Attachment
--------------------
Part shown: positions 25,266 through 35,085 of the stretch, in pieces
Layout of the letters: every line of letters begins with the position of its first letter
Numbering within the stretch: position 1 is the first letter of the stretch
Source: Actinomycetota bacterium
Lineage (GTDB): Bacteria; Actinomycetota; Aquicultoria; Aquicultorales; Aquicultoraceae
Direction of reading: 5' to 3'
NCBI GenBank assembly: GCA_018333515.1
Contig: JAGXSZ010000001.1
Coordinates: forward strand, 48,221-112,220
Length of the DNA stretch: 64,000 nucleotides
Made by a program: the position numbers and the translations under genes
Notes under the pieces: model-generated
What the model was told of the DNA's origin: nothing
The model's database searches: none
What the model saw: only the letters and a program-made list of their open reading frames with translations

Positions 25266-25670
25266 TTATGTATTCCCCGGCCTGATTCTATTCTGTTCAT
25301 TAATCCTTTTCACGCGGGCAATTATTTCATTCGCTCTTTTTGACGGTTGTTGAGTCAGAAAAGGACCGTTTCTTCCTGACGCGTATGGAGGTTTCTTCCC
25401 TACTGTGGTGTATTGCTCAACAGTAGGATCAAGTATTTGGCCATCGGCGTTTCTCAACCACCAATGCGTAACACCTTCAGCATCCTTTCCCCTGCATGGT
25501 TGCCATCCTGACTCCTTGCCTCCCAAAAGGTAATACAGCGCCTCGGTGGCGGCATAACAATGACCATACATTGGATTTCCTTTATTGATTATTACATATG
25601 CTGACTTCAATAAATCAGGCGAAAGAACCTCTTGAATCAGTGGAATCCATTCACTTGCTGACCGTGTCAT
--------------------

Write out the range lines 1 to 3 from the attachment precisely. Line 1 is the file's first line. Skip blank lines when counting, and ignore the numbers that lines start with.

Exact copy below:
Part shown: positions 25,266 through 35,085 of the stretch, in pieces
Layout of the letters: every line of letters begins with the position of its first letter
Numbering within the stretch: position 1 is the first letter of the stretch